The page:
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Posts Tagged ‘Steve Jobs’

‘Stealing the Corner Office’ Author Shares Three Unconventional Tactics

corner officeIf you want to get ahead at work, raise your hand! Climb that corporate ladder, get recognized and land that cushy corner office.

We checked in with Brendan Reid, author of the new book Stealing the Corner Office, for unconventional ways to get ahead.

1. Never be passionate about your ideas. Wait, what? Let’s hear him out…yes, we’re drawn to icons like Steve Jobs and Mark Zuckerberg for their passion and perseverance. And yes, for one Zuckerberg, there are hundreds upon hundreds of people who tried and failed. Read more

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The Turning Point in Your Career? ‘New York Times’ Tech Reporter Recalls Meeting Steve Jobs

Jenna-WorthamLast night in Manhattan at The WiCi Awards, New York Women in Communications’ event honoring rising stars in communications, the honorees were asked about the turning point in their career.

Jenna Wortham, honoree and technology reporter for The New York Times, shared a story that certainly wowed. And it reminded us why we love communications and journalism in the first place.

Here’s her story:

“I was hired to work for The Times when I had no experience and actually turned the job down in the beginning because I didn’t think I could do it because I didn’t go to J-school. I wrote about t.v. shows for a website from time to time. I didn’t have a ton of hard core business reporting but I had been working at The Times and was really inconspicuous at my desk….when you’re young and you’re green and starting out it’s hard to shake that.

I remember this experience of being invited to a product demonstration and I had been at the job maybe a year or two. I was still incredibly nervous and I got the invite — I didn’t want to say yes but there are some things you can’t say no to so I said yes. I was anxious and I was freaked out, so I didn’t sleep the night before. I went to work the next day and I’m sweating thinking, ‘I’ll get through this.’

So we go up to the room and we have this product demonstration and it’s Steve Jobs of all people. Read more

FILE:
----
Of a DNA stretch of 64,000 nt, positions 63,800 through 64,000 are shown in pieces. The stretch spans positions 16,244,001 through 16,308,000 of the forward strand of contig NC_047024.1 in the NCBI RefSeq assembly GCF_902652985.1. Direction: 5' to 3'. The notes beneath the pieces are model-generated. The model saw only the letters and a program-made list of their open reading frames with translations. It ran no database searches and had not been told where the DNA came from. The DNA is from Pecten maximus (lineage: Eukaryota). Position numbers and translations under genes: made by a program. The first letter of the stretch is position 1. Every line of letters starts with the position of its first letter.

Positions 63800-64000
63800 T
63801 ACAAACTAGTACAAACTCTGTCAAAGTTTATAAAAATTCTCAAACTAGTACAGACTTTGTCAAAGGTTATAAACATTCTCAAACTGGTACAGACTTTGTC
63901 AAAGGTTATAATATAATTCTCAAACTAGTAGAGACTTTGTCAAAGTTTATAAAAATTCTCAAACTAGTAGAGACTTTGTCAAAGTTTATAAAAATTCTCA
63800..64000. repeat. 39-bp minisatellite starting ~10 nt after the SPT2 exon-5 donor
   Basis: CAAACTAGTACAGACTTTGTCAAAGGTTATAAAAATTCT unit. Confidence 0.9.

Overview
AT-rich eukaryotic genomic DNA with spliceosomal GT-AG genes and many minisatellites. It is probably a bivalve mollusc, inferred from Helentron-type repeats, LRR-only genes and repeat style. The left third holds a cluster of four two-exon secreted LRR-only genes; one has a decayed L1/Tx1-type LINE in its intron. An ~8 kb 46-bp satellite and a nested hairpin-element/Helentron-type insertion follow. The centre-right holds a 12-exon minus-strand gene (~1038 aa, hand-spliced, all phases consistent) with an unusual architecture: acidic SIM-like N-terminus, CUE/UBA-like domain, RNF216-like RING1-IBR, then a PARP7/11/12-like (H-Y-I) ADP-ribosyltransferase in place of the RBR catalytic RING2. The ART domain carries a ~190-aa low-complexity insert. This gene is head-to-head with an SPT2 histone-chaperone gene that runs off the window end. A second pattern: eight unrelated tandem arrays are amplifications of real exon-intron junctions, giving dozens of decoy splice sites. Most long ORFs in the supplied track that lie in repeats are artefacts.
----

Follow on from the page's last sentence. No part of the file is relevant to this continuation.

5 Things You Need to Know This Week: Steve Jobs, Coldplay, and a Haunted Hayride

In this week’s episode of “5 Things You Need to Know This Week,” we dance like Chris Martin, get spooked by Angela Merkel, and talk to Siri about the Steve Jobs biography. Oh, and the world’s population increases.

For more videos, check out Mediabistro.tv, and be sure to follow us on Twitter: @mediabistroTV

Ousted; WSJ Reporter Gets the Boot Shortly After Arguing With Steve Jobs

Journalists are supposed to be critics, right? They question assumptions and ask for clarification. It’s part of the job title, but apparently you better watch your words at the Wall Street Journal, particularly when talking to Apple CEO Steve Jobs.

Valleywag reports that Gordon McLeod, a four-year veteran at the paper, is leaving, and it’s not by coincidence that his departure comes three months after he argued with Jobs at a News Corp. retreat.

Here’s the rundown of what happened from Valleywag’s Ryan Tate:

“In a Q&A session with the assembled executives and managers, including Journal editors, Jobs railed against the apps newspapers like the Journal have created for his iPad. Their interfaces are terrible, he said, and their content is all too often limited . That the Journal’s archrival the New York Times was among those singled out for criticism — Jobs hates the limited NYT Editors’ Choice app — must have helped take the sting off. And Jobs did praise the WSJ’s iPad app as very attractive. But the CEO also said the app was too slow, essentially calling it a clunky reading experience.

“It was on this point that McLeod, who wouldn’t comment for this post, is said to have engaged with Jobs. As president of the Wall Street Journal Digital Network, McLeod was at least a player on the paper’s iPad strategy as well as a spokesman for it. It’s not clear whether the Time Inc veteran got into it with Jobs during the more public Q&A or in a more private meeting afterward, but there was definitely a back and forth between the two men in front of other News Corp. hands: Word of McLeod’s purportedly impertinent comments challenging Jobs ricocheted around the company almost instantly.”

Tate reports that the argument led, in part, to McLeod’s departure because News Corp.’s Rupert Murdoch has quite the admiration for Jobs. But staffers also admitted that McLeod wasn’t the best fit for WSJ. Wow, Jobs really is changing the face of journalism.